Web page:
Israel presented a plan for overhauling its armed forces over the next five years.
Lieutenant-General Gabi Ashkenazi, Israel’s military chief, announced Monday that the various branches of the armed forces are slated for extensive retraining programs and equipment upgrades.
The plan, which is to go into effect January following government approval, was born amid Israeli alarm at the setbacks of last year’s war against Lebanese Hezbollah guerrillas. Israel has also made little secret of feeling a need to prepare for a possible future conflict with arch-foe Iran and its ally Syria.
Ashkenazi said special attention would be paid to Israel’s ground forces, with new resources earmarked for the infantry and continued production of the Merkava IV main battle tank.
Israel also intends to invest in the air force, its main strategic arm, by acquiring the U.S.-made F-35 warplane when it becomes available in the next decade. On the defensive front, Ashkenazi said Israel would procure Iron Dome, a system designed to stop short-range rocket fire in conjunction with the already deployed Arrow II, which can shoot down ballistic missiles.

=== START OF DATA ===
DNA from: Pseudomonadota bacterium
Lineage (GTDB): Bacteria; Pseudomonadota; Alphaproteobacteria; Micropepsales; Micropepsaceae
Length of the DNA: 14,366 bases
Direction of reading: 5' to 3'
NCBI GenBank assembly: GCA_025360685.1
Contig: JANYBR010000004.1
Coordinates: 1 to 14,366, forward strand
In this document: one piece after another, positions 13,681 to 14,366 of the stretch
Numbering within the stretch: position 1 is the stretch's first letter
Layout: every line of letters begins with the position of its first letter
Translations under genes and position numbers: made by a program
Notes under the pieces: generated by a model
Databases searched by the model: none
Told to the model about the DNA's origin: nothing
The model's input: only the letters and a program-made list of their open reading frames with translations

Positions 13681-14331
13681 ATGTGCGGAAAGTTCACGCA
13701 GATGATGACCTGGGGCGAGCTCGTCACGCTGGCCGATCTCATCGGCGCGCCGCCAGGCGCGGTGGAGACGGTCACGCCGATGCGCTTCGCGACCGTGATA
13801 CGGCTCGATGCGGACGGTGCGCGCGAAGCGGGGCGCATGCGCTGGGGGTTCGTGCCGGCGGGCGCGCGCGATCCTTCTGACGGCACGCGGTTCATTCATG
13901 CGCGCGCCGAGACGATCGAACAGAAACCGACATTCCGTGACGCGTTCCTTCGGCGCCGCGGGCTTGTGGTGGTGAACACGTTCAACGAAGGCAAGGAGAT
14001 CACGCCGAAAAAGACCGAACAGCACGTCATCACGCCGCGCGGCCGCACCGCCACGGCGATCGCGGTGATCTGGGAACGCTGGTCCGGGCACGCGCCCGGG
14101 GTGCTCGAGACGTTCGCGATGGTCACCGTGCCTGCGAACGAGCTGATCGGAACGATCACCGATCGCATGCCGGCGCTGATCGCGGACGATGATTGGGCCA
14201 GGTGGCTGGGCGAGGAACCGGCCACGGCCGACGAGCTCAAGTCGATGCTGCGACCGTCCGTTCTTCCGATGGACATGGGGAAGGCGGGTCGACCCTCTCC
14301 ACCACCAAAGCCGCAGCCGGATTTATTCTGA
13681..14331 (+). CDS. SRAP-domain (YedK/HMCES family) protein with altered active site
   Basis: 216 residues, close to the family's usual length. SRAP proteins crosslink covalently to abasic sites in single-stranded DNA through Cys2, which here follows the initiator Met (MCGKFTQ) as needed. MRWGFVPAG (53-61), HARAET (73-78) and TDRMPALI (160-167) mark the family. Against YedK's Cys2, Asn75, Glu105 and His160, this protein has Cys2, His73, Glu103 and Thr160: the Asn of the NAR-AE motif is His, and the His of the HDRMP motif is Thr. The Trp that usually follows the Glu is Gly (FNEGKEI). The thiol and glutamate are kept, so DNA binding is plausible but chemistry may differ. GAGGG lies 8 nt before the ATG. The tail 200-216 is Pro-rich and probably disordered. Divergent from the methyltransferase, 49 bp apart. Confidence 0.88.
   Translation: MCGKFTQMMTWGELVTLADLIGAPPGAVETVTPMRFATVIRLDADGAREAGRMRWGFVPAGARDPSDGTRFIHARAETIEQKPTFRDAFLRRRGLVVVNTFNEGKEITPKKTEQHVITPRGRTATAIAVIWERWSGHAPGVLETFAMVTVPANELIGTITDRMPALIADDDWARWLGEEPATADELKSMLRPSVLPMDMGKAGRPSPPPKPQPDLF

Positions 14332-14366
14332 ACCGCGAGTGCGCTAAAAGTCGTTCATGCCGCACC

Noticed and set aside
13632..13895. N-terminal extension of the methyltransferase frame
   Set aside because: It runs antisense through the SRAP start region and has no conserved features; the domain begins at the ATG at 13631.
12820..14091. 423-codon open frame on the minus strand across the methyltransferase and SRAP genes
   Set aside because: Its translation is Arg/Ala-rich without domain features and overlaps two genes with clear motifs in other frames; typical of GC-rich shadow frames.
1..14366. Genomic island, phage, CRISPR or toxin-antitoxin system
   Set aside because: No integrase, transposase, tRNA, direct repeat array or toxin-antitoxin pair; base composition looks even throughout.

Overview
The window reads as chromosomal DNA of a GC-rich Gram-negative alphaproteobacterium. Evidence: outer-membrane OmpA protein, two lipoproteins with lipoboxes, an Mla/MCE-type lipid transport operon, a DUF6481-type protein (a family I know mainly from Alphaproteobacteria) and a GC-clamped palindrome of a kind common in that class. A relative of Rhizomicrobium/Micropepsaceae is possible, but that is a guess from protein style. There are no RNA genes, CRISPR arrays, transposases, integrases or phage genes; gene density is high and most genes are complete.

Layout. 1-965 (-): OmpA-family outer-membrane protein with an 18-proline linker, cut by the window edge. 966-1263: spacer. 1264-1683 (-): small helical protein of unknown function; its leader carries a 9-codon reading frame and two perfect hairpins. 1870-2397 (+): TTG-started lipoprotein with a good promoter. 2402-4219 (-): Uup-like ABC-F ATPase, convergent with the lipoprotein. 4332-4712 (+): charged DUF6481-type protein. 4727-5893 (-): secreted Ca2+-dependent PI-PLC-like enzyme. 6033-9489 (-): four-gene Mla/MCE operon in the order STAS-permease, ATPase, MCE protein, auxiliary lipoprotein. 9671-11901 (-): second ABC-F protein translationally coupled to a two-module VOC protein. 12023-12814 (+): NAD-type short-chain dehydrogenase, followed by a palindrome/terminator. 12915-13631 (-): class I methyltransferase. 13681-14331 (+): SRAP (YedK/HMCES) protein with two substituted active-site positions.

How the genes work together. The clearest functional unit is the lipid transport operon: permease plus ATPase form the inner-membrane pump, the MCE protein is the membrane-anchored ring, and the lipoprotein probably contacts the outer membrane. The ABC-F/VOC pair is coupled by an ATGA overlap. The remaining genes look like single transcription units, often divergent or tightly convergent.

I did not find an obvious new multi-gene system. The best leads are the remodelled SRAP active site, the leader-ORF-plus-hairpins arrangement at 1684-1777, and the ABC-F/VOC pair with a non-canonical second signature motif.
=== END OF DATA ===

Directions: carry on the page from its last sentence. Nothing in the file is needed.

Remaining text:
Israel spends an estimated $15 billion annually on defense. The burden looks likely to be eased thanks to the Bush administration’s pledge last month to boost U.S. military grants to Israel to $3 billion a year.
The Archive of the Jewish Telegraphic Agency includes articles published from 1923 to 2008. Archive stories reflect the journalistic standards and practices of the time they were published.